Hix sees three distinct but overlapping threats waxing and waning over the next thirty years. In Army strategic planning, he told the Atlantic Council audience, “we’ve extended the horizon to 2050, and we see ourselves involved in three compounding fights”:

  1. The fight-tonight threat, which includes both terrorists and, more frighteningly, North Korea;
  2. The near-future threat of another round of Russian aggression in Europe;
  3. And the long-term threat of China’s global rise.

Counter-terrorism and counter-insurgency are an enduring “generational” struggle, Hix said. So that it will overlap the Russian threat, which Hix expects to last at least another 20 years — until about 2035 — before demographic decline and overdependence on oil potentially take their toll. Meanwhile, he said, China will be building up its land forces and boots on the ground around the world: “We think ’35-40 is probably when we need to worry about them.”

Chinese president Xi Jinping in military uniform.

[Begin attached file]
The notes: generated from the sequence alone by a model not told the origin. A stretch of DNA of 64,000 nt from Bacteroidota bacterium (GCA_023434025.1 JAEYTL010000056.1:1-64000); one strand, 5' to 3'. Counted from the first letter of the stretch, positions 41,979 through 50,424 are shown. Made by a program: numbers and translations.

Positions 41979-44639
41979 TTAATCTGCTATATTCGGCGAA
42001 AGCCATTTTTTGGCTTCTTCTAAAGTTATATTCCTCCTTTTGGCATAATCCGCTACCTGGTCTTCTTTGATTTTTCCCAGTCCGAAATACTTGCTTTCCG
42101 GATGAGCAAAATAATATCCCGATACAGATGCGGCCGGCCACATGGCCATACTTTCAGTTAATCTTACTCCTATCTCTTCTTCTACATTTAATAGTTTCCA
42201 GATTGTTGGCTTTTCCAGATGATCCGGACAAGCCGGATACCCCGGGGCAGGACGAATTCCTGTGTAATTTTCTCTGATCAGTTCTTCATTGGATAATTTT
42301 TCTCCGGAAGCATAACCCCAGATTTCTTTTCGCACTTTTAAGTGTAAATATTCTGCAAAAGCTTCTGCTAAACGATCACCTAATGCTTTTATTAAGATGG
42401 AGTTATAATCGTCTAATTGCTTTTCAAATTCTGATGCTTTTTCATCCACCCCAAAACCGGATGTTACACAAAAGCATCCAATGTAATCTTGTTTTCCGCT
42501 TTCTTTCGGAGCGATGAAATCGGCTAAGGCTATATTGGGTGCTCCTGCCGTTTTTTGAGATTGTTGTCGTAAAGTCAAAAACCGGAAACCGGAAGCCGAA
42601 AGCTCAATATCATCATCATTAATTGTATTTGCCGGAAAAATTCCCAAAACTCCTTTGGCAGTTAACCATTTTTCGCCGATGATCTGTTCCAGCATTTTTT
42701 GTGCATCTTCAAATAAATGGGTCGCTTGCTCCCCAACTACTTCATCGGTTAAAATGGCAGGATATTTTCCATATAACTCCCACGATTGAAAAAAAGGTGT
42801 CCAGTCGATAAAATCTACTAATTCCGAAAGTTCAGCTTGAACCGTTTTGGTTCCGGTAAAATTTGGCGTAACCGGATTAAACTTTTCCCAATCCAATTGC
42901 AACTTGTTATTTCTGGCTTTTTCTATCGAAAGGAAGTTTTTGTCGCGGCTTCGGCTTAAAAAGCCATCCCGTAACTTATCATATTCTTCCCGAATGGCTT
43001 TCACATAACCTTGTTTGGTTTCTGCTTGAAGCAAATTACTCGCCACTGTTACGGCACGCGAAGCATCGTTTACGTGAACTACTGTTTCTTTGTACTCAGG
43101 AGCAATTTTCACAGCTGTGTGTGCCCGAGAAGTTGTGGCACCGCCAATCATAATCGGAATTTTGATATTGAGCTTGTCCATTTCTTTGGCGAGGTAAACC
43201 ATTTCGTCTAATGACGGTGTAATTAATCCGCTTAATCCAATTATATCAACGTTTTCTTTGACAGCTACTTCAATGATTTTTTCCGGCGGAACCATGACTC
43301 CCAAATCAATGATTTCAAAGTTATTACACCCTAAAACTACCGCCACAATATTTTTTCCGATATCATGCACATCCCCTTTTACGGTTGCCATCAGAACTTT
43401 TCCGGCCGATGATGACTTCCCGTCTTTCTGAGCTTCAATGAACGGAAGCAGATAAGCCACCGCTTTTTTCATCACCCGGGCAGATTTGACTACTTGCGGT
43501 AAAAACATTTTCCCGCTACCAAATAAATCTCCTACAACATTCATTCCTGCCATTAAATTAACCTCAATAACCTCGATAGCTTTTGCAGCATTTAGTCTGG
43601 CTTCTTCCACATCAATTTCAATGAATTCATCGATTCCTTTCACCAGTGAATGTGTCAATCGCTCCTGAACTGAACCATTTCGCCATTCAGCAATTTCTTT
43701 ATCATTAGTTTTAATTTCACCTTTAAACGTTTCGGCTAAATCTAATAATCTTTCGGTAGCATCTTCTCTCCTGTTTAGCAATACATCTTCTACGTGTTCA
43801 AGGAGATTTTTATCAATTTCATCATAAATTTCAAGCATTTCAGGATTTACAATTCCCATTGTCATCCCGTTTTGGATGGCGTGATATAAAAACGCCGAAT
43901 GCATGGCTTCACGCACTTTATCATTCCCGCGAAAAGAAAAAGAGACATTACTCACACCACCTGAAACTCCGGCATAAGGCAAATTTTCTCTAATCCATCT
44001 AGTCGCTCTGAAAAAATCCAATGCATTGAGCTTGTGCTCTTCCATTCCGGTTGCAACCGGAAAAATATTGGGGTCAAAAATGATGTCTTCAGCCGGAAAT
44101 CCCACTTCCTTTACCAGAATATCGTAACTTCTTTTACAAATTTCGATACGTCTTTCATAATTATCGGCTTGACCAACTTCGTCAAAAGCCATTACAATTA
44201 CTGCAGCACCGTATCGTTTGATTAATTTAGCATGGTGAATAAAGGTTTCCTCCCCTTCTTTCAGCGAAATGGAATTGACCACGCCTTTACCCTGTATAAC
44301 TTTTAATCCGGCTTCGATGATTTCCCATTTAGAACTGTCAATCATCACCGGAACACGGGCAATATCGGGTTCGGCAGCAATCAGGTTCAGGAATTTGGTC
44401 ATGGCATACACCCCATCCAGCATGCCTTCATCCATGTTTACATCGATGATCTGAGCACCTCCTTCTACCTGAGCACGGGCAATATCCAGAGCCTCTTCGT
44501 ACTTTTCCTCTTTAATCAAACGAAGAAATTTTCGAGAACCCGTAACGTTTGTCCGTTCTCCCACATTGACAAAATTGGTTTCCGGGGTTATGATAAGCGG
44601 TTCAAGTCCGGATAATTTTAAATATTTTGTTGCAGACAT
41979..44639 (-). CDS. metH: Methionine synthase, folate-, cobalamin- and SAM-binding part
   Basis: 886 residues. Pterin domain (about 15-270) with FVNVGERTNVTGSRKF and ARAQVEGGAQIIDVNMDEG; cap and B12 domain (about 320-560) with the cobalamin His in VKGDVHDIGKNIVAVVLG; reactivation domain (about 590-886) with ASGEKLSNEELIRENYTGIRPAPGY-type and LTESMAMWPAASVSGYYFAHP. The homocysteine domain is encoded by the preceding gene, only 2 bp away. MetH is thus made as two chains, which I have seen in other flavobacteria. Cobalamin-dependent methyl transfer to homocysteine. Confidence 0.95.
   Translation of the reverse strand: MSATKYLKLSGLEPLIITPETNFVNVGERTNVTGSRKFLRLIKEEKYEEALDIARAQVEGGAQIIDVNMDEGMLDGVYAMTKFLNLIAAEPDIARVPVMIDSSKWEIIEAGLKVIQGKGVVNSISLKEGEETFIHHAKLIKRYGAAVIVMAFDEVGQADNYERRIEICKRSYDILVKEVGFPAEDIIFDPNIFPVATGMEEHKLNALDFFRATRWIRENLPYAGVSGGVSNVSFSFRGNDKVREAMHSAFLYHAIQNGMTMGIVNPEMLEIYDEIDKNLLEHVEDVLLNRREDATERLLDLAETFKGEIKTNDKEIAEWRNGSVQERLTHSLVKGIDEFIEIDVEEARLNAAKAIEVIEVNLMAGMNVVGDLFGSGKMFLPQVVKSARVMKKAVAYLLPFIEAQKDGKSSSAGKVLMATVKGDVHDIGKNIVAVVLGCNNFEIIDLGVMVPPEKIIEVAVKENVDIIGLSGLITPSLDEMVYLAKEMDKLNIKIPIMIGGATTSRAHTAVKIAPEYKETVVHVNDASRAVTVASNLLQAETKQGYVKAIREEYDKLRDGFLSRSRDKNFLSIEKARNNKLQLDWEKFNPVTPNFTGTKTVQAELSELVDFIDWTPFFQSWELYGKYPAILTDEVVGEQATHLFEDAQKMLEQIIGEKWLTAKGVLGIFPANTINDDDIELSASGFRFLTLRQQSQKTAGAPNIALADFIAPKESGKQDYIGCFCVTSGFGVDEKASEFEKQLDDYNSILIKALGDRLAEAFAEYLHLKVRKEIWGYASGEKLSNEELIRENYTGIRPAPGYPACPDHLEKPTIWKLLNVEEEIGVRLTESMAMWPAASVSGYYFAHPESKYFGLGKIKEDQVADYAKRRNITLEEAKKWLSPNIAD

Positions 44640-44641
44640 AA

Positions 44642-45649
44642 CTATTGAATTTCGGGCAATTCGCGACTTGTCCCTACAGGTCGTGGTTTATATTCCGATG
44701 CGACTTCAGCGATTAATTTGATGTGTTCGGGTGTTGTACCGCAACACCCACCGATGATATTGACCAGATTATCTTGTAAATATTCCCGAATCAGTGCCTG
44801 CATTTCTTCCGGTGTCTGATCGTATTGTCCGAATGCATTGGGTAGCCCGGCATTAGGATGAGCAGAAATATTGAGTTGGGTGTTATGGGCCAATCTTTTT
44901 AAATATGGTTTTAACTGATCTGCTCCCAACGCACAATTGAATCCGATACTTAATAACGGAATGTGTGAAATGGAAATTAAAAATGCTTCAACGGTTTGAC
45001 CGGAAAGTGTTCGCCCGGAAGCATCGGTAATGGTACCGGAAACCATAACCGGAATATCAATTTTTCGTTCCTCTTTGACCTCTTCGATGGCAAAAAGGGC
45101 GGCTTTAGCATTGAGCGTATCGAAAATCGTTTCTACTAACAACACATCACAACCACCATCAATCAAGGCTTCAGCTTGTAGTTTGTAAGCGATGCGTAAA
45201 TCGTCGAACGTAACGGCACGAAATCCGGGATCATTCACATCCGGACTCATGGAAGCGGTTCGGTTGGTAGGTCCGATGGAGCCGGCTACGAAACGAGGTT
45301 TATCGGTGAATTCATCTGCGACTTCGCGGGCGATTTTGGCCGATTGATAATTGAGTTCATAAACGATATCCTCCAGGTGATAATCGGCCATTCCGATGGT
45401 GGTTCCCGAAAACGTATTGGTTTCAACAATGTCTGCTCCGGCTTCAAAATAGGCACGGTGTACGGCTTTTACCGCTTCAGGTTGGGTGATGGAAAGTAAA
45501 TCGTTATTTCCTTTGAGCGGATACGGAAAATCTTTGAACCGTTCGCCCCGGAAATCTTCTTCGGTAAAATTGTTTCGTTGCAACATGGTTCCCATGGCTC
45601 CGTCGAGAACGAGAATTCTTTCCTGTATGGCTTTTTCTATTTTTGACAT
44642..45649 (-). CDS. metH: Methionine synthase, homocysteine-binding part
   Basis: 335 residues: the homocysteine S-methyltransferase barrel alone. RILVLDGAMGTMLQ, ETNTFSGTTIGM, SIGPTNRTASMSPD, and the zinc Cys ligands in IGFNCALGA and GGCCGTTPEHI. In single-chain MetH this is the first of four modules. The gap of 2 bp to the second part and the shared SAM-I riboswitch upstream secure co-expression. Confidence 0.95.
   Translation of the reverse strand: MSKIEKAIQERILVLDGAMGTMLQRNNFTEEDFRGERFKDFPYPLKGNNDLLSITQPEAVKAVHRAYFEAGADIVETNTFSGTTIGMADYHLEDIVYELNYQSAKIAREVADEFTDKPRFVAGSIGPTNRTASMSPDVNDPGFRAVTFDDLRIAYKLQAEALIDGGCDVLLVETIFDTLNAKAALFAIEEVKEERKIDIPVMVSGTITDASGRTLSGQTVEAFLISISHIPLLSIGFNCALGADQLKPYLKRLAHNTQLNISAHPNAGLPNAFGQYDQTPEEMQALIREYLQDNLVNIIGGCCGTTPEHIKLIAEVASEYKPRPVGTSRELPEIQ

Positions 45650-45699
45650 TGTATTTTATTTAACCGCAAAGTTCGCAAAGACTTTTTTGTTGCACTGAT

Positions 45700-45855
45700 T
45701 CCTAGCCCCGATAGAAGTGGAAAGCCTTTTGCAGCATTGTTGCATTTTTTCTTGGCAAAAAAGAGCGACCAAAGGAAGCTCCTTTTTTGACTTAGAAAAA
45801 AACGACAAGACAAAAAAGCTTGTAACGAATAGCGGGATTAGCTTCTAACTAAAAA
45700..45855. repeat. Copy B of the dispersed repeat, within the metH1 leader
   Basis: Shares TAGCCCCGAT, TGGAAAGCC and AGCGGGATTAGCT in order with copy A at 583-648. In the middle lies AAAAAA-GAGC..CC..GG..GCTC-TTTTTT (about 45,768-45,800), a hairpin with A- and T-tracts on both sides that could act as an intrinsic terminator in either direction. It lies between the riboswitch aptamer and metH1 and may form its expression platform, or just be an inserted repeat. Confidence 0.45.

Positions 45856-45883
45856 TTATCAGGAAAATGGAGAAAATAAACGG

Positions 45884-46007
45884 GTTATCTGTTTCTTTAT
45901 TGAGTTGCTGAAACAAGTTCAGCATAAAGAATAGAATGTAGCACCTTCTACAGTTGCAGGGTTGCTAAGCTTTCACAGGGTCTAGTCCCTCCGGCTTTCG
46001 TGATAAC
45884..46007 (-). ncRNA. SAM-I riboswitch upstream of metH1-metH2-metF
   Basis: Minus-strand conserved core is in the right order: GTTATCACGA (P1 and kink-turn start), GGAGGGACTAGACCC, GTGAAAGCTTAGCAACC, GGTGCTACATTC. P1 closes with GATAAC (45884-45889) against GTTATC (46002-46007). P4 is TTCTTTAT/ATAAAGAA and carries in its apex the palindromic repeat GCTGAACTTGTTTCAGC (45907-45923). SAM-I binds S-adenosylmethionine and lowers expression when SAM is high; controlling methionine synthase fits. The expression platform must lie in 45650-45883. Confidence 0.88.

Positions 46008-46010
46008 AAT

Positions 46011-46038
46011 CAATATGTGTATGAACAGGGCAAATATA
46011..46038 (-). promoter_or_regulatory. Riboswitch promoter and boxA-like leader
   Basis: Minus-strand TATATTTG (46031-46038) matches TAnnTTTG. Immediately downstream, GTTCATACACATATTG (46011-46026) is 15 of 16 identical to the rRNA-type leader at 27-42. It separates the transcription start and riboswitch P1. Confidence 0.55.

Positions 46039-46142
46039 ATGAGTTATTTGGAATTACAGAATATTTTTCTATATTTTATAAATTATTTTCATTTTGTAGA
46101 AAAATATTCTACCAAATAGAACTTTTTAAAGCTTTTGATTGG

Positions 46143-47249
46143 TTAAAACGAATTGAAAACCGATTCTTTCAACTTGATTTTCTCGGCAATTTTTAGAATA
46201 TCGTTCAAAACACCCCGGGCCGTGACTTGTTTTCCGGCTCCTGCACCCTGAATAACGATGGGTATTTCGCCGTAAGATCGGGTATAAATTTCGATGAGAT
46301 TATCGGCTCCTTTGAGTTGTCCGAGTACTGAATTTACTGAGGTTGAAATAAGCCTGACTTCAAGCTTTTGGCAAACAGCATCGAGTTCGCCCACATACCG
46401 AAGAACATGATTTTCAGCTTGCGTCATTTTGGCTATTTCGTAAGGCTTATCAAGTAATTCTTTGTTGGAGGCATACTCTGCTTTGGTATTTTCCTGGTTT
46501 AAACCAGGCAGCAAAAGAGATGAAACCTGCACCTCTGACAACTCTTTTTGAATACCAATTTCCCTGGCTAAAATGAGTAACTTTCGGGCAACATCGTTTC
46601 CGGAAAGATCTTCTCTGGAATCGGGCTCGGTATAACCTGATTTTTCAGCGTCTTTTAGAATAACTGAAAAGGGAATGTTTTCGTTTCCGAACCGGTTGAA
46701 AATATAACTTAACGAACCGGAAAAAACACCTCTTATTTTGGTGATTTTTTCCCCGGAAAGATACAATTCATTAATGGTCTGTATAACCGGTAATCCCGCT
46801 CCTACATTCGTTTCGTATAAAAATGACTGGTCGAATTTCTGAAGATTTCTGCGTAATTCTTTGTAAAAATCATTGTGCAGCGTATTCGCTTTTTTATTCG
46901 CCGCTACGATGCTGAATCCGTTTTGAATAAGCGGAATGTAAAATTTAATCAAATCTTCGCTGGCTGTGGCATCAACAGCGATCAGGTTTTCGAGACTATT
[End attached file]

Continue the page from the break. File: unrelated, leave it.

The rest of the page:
That timeline exhibits some Army idiosyncrasies, even parochialism. For the Navy, China is more urgent than Russia, while for the Air Force, they’re about equal. But the Army plays only a supporting role in the Pacific — though that may grow with new anti-ship artillery missiles — so China looms less large until it becomes a global land power. While the world has focused on the South China Sea, Beijing is also expanding its influence in Central Asia, Africa, and Latin America, he said.

“They’ve worked on their air force and their navy, now they’re thinking about their army,” Hix said of China. Beijing has declared it wants a “modern army” by 2035 and a “world-class army” by 2050,” he said: “World-class means better than ours.”

Staying ahead means not only going faster, but changing course. “We have been optimizing industrial-age mechanized warfare for a century,” Hix said, and the return on investment is getting low.

So the Army needs to explore new options where the return on investment is high. That requires new technologies, Hix said, from hypersonic missiles to lasers to robots. The current acquisition system, optimized for the industrial age as it is, can’t keep pace with the information revolution, Hix said. That’s why the Army needs to overhaul it, laws and all.